Ironically, the prosecutor himself said earlier that the articles themselves did not carry any element of crime, yet when considered collectively they must be construed as aiming to overthrow the government.

During the first and second hearings, the defendants persistently asked any for concrete evidence that shows they committed the terror crimes mentioned in the indictment. The prosecutor failed to present any.

Most of the defendants have been jailed since August 2016. On March 20, the European Court of Human Rights (ECtHR) ruled that the right to liberty and the right freedom of expression of Şahin Alpay had been violated. On March 16, an İstanbul court ordered the conditional release of Alpay, although ruling that Alpay would be subject to house arrest and is forbidden from leaving Turkey.

The European Union and international human rights organizations have been asking the Turkish government to narrow its definition of terrorism and bring it into line with European norms. Turkey, however, refuses to do so.

The public prosecutor had referenced three articles of the Turkish Penal Code (TCK) as follows:

TCK 309/1 (Offenses against the Constitutional Order and its Functioning): Any person who attempts to abolish, replace or prevent the implementation of, through force and violence, the constitutional order of the Republic of Turkey shall be sentenced to a penalty of aggravated life imprisonment.

TCK 314/2 (Armed Organization): Any person who becomes a member of the organization defined in paragraph one (definition of Armed Organization) shall be sentenced to a penalty of imprisonment for a term of five to ten years.

TCK 220/7 (Establishing Organizations for the Purpose of Committing Crimes): Any person who aids and abets an organization knowingly and willingly, although he does not belong to the structure of that organization, shall also be sentenced for the offense of being a member of that organization. The sentence to be imposed for being a member of that organization may be decreased by one-third according to the assistance provided.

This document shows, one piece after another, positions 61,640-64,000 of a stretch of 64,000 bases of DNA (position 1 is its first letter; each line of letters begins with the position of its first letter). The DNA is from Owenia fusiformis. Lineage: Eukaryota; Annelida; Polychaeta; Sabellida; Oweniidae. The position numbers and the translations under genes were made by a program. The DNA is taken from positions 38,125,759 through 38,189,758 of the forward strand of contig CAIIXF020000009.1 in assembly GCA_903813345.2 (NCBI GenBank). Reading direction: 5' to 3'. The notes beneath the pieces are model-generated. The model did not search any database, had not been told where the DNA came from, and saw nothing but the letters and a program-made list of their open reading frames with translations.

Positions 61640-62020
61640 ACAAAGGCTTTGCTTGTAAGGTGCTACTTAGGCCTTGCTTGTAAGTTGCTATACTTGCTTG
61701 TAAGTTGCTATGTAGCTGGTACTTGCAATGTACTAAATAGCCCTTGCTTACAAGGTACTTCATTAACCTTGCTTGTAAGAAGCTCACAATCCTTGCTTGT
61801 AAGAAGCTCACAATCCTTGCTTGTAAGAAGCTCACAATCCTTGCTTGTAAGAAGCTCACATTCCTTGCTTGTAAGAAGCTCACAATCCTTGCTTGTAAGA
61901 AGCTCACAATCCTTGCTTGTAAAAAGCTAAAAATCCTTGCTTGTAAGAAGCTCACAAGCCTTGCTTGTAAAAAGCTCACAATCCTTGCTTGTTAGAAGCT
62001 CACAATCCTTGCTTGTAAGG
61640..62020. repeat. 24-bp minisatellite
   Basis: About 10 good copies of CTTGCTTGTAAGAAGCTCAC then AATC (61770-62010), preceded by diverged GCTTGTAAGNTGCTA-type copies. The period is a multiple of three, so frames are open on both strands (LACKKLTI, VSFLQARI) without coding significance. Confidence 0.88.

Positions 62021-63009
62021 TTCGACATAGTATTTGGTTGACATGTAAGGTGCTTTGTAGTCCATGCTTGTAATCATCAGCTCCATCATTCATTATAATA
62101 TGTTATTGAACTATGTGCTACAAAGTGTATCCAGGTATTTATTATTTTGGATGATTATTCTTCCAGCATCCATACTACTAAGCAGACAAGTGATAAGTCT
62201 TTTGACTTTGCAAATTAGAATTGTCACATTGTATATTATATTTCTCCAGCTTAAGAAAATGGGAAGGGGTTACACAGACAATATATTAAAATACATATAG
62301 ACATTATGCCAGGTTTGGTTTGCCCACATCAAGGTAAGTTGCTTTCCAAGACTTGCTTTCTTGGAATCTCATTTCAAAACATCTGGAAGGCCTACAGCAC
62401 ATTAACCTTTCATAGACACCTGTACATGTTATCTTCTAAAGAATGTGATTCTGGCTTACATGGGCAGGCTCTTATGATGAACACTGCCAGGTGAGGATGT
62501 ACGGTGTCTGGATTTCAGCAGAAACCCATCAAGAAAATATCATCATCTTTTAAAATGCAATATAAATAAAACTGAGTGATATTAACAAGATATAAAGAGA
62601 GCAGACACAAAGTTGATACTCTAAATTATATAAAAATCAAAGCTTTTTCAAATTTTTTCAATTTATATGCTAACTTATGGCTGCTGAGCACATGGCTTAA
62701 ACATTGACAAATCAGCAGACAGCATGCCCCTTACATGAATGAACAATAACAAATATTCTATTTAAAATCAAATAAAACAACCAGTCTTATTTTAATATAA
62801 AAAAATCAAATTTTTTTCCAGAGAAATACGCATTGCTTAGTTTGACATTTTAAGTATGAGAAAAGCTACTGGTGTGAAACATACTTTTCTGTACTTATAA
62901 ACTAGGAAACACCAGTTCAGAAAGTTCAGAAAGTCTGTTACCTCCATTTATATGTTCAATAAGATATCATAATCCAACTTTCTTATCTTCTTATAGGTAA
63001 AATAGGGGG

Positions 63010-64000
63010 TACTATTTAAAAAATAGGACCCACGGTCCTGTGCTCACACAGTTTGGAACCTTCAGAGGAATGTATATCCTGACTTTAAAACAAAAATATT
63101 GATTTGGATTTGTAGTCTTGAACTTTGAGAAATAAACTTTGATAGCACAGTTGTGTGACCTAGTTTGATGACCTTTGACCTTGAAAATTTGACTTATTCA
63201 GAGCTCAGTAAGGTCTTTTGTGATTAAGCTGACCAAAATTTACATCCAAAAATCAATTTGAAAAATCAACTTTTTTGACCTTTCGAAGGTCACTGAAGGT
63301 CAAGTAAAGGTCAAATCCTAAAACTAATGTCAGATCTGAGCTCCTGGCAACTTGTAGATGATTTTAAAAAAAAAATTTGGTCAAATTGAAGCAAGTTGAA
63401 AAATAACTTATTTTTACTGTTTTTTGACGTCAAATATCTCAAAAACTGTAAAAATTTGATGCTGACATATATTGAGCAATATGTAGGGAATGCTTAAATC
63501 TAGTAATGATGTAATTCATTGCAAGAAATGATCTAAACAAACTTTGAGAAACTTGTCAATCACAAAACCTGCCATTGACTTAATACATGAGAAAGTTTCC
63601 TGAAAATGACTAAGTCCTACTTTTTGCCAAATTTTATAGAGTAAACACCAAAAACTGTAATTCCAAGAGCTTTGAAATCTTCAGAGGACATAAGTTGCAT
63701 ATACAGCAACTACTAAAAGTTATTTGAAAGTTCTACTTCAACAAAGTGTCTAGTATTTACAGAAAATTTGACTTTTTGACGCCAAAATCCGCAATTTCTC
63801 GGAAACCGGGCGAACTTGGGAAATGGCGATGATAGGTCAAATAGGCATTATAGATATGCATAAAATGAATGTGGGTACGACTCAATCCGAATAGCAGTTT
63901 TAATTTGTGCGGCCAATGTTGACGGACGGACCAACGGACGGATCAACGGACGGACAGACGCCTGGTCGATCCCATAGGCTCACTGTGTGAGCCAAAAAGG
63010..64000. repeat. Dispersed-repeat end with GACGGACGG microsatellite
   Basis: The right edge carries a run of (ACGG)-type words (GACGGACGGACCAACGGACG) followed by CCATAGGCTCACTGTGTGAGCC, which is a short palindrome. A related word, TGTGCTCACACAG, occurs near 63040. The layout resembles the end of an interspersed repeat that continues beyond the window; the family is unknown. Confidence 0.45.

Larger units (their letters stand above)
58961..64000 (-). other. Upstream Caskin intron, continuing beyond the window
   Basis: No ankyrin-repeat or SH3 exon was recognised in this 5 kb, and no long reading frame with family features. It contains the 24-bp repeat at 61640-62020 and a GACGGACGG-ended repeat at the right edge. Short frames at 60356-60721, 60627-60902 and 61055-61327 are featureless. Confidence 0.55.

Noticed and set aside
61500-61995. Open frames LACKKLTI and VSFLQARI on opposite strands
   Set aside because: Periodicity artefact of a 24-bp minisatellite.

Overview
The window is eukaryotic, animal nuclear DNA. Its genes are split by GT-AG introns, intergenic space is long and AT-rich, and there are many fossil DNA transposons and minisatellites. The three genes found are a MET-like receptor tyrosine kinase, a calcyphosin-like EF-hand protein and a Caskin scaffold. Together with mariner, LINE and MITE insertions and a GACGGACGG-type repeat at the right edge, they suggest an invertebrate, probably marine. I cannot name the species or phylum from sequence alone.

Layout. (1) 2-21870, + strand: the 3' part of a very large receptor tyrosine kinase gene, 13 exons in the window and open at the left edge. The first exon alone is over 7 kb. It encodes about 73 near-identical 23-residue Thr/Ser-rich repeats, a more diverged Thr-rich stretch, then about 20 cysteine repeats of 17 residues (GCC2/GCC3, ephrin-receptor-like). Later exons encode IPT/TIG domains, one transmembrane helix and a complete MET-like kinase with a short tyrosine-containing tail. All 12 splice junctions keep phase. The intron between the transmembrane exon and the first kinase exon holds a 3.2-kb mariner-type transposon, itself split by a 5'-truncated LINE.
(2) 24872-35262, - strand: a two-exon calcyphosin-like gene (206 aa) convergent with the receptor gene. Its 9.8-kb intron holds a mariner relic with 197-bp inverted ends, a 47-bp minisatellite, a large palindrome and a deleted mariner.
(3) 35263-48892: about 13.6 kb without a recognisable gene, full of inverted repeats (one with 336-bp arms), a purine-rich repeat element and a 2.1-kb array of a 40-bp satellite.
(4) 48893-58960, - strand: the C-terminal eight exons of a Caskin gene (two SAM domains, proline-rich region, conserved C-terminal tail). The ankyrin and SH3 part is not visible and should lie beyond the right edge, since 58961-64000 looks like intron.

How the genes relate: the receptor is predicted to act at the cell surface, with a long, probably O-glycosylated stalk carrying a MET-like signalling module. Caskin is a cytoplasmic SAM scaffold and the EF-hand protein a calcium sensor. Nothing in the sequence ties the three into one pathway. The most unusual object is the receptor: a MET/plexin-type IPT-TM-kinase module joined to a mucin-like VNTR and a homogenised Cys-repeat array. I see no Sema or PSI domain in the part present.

On March 20, the European Court of Human Rights (ECtHR) ruled that the right to liberty and the right freedom of expression of Şahin Alpay had been violated. On March 16, an İstanbul court ordered the conditional release of Alpay, although ruling that Alpay would be subject to house arrest and is forbidden from leaving Turkey.

Turkey is ranked 157th among 180 countries in the 2018 World Press Freedom Index released by Reporters Without Borders (RSF) on Wednesday. If Turkey falls two more places, it will make it to the list of countries on the blacklist, which have the poorest record in press freedom.

Turkey is the biggest jailer of journalists in the world. The most recent figures documented by SCF show that 258 journalists and media workers were in jail as of April 29, 2018, most in pretrial detention. Of those in prison 199 were under arrest pending trial while only 59 journalists have been convicted and are serving their time. Detention warrants are outstanding for 142 journalists who are living in exile or remain at large in Turkey.

Detaining tens of thousands of people over alleged links to the Gülen movement, the government also closed down about 200 media outlets after a controversial coup attempt on July 15, 2016.

Turkey survived military coup attempt on July 15, 2016 that killed 249 people. Immediately after the putsch, the Justice and Development Party (AKP) government along with President Recep Tayyip Erdoğan pinned the blame on the Gülen movement.

Fethullah Gülen, who inspired the movement, strongly denied having any role in the failed coup and called for an international investigation into it, but President Erdoğan — calling the coup attempt “a gift from God” — and the government initiated a widespread purge aimed at cleansing sympathizers of the movement from within state institutions, dehumanizing its popular figures and putting them in custody.

Turkey has suspended or dismissed more than 150,000 judges, teachers, police and civil servants since July 15.

Turkish Interior Minister Süleyman Soylu announced on April 18, 2018 that the Turkish government had jailed 77,081 people between July 15, 2016 and April 11, 2018 over alleged links to the Gülen movement.

(Stockholm Center for Freedom [SCF] with Turkish Minute)